Tag Archives: Cloudflare

Cloudflare Exposes Customer Secrets

Cloudflare, the company that helps web sites perform when under stress, including when under denial of service attacks, was the victim of a self induced cyber breach.  For those who are not familiar with Cloudflare, it acts as a front end to a customer company’s web servers. With Cloudflare in front of a company’s servers, the servers can stand up to incredible loads and massive denial of service attacks.

What is more amazing is how they handled it.

First a little bit of the story.

The bug likely exposed data between September of last year and this month.

Cloudflare modifies web pages that pass through its servers as part of the process that it uses.  To do that, they created some software that parses web pages and makes the needed changes.

Tavis Ormandy, a security researcher that works for Google, discovered a bug that caused the Cloudflare servers to send unintended data out with the modified web page.  Among the data that was exposed included authentication tokens, cookies, encryption keys and text of the whole packet.  To make matters worse, the data that was exposed might be from any of it’s customers, not just the web site that the user was visiting.

In addition to that, some of the data was cached by  Google.  While they didn’t say, it is likely that Google web page crawlers were probably among the “users” that visited Cloudflare cached web sites.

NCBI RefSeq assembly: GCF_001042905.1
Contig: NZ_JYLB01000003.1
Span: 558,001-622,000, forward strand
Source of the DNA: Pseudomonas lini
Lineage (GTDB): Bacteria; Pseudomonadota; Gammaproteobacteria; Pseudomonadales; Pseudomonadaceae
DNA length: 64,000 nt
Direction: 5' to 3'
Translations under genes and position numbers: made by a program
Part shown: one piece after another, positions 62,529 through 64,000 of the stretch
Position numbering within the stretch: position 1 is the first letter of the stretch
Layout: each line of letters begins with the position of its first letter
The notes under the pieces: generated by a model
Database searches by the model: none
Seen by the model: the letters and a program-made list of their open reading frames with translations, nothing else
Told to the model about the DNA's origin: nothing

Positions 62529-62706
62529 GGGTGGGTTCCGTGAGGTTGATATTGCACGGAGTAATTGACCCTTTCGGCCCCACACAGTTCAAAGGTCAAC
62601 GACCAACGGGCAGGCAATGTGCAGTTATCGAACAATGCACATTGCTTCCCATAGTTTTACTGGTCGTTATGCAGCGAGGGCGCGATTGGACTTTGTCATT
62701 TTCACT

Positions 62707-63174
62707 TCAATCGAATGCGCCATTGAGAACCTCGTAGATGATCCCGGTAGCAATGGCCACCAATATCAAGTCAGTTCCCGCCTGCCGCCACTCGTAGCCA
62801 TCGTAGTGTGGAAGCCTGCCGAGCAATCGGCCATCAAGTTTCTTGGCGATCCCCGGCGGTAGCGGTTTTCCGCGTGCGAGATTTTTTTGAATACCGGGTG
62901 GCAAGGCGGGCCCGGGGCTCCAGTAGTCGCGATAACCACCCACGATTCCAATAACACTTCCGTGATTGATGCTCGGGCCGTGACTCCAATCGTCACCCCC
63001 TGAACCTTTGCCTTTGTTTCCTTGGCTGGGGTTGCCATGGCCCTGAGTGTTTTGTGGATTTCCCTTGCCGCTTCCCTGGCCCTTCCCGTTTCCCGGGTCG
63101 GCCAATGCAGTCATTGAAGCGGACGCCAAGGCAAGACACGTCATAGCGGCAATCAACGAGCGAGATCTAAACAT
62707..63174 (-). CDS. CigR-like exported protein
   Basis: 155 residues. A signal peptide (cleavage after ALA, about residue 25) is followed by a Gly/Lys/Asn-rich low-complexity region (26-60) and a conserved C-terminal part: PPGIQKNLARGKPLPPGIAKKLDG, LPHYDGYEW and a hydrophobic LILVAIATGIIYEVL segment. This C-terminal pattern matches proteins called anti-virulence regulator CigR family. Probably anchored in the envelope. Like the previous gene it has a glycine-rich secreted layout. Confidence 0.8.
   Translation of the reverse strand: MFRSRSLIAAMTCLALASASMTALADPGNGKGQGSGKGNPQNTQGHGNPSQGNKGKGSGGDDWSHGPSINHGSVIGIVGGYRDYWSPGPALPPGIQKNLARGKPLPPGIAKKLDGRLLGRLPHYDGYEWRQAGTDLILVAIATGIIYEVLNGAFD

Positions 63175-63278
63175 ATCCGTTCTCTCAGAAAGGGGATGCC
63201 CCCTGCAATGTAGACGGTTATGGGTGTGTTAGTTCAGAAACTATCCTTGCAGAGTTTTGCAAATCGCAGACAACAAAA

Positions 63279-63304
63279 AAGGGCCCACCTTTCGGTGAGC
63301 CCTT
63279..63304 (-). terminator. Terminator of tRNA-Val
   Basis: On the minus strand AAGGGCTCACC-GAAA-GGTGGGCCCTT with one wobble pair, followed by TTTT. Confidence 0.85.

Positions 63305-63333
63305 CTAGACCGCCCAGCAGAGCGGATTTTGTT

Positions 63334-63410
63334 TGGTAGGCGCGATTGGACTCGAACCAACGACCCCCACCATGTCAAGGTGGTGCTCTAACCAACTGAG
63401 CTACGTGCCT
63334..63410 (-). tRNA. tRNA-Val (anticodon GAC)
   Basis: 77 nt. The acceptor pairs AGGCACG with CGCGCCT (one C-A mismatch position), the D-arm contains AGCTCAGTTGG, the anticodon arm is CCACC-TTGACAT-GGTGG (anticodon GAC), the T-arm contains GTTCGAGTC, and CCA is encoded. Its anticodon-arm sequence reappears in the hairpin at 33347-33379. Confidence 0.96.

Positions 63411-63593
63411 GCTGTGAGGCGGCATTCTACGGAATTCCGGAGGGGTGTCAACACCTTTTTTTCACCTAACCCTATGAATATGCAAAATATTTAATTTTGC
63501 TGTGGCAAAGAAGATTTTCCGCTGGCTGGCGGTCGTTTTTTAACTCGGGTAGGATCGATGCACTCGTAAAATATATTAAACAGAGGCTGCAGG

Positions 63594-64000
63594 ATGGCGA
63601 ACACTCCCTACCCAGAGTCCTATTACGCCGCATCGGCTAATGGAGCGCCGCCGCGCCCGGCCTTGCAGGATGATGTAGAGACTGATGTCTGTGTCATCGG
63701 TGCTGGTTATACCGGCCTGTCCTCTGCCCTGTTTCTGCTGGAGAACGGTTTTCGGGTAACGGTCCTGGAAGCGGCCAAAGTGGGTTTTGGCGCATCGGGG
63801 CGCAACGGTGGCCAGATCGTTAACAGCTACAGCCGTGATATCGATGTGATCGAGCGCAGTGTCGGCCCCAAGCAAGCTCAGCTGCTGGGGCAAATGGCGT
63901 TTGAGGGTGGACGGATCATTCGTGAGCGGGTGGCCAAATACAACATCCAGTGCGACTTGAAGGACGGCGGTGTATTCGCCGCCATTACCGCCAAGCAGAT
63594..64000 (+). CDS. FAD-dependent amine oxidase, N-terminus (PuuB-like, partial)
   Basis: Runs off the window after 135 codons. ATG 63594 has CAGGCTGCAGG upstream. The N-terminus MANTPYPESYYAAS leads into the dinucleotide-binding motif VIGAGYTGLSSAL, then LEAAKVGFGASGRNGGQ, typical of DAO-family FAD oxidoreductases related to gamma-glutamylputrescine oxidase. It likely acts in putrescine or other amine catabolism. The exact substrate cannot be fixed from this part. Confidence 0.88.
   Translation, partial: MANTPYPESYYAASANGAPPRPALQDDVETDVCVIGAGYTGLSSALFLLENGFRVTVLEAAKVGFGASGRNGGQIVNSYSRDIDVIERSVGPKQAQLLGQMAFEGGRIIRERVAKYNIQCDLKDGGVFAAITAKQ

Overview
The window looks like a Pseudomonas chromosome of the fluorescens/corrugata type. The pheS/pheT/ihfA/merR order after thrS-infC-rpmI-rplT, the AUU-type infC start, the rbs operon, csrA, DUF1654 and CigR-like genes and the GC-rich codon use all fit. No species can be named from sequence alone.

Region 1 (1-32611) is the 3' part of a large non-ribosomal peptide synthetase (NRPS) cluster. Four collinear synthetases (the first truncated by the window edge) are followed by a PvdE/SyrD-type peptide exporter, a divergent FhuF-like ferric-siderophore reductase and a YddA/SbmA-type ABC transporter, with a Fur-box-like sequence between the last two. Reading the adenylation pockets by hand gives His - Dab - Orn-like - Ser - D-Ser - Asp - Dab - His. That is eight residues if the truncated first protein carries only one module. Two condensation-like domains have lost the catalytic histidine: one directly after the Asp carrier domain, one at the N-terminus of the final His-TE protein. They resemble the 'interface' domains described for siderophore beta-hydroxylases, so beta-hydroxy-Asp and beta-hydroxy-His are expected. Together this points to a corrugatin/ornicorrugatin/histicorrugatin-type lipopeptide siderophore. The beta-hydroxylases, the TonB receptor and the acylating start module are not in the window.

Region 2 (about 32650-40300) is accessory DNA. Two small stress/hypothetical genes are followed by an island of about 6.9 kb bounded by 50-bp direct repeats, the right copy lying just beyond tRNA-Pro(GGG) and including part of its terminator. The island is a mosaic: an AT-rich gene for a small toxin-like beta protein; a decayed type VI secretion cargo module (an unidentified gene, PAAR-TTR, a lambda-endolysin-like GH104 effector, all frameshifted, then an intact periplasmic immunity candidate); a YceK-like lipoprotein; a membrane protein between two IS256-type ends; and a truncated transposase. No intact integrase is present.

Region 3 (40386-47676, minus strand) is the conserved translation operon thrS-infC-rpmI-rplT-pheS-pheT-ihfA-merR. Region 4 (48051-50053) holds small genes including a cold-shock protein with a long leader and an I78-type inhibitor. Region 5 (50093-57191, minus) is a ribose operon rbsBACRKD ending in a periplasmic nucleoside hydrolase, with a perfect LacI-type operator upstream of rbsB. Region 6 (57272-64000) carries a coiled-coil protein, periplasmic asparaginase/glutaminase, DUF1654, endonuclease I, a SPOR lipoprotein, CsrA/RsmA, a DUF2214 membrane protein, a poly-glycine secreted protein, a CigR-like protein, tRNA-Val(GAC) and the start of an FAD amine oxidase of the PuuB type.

Now the good part.

Once Tavis figured out what was going on, it was a Friday night and he knew that he needed to act fast.  An email to the help desk wasn’t going to cut it.

So it put out an emergency plea on his Twitter page.  Given who Tavis is, a LOT of people follow his Twitter feed.   The plea said that he needed to talk to someone on Cloudflare’s security team NOW!.

Again, given who Tavis is, Twitter did it’s Twitter thing and Cloudflare security reached out to Tavis quickly.  He explained the problem to them and within 47 minutes they had deployed a fix that mitigated the problem, but did not completely fix it.

Because of Cloudflare’s size, they were able to quickly create a cross functional team in San Francisco and another in London to work on the problem.  Working 12 hour shifts, they handed off the work internationally 24 hours a day until they were convinced they had all of the leaked data under control.

Within 7 hours they had a complete fix in place but it took several days to work with Google to delete all of the cached data off Google’s servers.  Working 24×7 with Google they now feel that all of the leaked data has been purged, so they were able to notify customers of the situation.

I already received one email from a web site hosted behind Cloudflare telling me that I should change my password.  They said that we should expect many more notices given that Cloudflare protects millions of web sites.